Epoxy fill should be used to repair cracks in basement walls. Contractors use a semi-rigid epoxy material, which can still be “cured” after it has dried. Because epoxy is flexible, it can “move” along the wall while still maintaining a strong seal.
Is This Foundation Crack Normal or Dangerous?
If you are unsure about your foundation cracks, monitor them to see if they are increasing in size. Simply use a pencil to mark off and date the ends of each crack. Within a period of time, you will be able to tell if the crack is due to natural settling or if it indicates a more serious problem. Tracking them will also help foundation repair experts determine how they were formed and the best way to fix them. Take a look at the types of foundation cracks below to determine if your foundation crack is a cause for concern.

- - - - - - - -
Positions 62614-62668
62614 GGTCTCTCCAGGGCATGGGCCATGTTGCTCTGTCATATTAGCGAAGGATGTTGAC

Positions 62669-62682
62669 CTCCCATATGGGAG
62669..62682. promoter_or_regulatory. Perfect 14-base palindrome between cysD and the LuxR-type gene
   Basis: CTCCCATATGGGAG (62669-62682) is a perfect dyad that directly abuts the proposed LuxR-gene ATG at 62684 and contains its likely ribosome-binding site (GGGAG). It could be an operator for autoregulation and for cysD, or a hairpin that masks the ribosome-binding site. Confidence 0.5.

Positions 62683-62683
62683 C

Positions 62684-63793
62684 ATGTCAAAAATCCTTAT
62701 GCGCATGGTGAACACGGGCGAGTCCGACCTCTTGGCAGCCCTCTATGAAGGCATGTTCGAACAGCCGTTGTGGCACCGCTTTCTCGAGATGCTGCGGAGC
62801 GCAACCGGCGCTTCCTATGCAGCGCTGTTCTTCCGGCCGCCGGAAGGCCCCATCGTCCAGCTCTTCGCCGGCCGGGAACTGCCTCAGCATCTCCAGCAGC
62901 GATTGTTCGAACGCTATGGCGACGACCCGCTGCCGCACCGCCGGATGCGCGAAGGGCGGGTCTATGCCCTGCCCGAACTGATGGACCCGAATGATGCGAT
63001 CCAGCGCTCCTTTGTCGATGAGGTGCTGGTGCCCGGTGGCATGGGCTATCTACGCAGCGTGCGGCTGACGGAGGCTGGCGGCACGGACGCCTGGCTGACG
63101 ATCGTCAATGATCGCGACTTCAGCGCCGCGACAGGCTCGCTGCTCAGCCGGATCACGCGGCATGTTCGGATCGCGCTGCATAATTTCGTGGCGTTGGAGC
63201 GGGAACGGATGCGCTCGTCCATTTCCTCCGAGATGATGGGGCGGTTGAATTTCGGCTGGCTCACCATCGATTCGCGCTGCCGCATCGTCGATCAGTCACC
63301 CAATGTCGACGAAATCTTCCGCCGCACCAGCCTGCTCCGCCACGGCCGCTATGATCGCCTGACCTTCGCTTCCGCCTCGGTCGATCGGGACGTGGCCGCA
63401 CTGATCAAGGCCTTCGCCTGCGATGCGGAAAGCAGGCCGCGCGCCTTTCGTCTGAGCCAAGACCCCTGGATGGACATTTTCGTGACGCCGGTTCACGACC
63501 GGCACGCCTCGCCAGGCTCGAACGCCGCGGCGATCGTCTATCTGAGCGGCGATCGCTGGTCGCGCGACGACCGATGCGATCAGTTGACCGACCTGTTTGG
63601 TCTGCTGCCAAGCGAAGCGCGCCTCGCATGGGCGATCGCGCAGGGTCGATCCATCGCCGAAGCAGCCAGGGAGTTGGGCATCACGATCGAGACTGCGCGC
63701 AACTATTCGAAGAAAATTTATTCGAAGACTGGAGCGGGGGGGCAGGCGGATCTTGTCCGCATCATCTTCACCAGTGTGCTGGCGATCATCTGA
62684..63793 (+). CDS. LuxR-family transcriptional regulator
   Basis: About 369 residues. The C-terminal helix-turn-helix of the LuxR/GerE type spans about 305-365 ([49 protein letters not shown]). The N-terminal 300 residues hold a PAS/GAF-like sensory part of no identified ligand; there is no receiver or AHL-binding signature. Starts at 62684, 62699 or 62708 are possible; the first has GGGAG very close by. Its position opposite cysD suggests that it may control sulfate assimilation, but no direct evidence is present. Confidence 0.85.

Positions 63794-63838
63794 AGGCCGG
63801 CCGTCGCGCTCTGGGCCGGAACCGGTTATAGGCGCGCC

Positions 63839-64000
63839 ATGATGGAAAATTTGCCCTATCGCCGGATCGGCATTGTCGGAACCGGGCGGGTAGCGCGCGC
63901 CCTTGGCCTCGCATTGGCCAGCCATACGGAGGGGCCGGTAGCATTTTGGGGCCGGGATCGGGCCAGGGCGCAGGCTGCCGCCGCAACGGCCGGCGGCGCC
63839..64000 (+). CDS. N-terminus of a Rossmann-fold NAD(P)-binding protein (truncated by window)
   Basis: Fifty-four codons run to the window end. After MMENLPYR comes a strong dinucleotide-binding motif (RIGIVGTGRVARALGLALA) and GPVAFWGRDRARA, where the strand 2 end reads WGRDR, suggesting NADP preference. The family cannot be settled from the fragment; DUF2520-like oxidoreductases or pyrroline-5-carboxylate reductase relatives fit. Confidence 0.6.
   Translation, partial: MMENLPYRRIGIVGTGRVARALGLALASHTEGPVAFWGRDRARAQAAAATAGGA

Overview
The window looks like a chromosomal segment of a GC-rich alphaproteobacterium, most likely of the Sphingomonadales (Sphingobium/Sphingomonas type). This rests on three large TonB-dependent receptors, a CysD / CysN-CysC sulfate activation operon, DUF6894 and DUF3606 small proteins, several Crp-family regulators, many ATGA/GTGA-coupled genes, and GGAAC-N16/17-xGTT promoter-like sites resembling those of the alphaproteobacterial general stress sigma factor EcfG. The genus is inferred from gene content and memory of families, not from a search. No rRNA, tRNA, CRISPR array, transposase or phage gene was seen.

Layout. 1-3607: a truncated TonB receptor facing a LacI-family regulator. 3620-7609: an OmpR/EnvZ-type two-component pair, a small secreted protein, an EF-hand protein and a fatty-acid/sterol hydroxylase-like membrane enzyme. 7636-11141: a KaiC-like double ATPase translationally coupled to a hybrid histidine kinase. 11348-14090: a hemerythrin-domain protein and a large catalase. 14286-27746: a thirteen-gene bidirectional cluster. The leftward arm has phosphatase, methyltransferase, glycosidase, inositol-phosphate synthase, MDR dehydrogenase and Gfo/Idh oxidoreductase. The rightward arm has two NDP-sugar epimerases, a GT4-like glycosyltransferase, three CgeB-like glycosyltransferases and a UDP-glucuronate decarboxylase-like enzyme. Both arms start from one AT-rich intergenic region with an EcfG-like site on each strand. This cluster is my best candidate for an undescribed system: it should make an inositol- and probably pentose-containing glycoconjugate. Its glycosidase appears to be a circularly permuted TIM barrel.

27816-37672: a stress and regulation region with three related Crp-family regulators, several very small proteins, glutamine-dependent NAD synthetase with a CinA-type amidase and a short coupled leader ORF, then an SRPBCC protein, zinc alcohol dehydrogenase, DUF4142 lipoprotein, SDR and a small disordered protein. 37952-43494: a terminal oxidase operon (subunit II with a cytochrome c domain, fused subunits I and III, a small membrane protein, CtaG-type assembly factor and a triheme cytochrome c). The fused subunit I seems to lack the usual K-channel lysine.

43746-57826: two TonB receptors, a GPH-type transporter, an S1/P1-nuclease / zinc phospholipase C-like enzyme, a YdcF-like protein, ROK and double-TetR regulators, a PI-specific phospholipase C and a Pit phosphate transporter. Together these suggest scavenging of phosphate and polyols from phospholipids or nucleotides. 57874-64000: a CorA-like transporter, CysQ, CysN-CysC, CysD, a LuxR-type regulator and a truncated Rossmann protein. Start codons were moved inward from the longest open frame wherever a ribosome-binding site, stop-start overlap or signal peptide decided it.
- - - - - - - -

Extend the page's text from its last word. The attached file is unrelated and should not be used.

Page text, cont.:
Vertical and Diagonal Foundation Cracks
Usually, a diagonal or vertical crack in the foundation wall is the result of settling in the concrete foundation and is quite common in new construction. Because concrete shrinks while it cures, these cracks are called shrinkage cracks. They usually run vertically or diagonally, are often located in the middle section of walls and are less than 1/8 in wide.
Frequently you will find vertical cracks in block foundations. If the crack is located closer to a corner and is wider than 1/8 in, it is probably not due to shrinkage but indicates a more serious foundation issue. If your vertical foundation crack is wider than 1/8 of an inch, call a professional foundation repair company to get it inspected as it may be a cause for concern.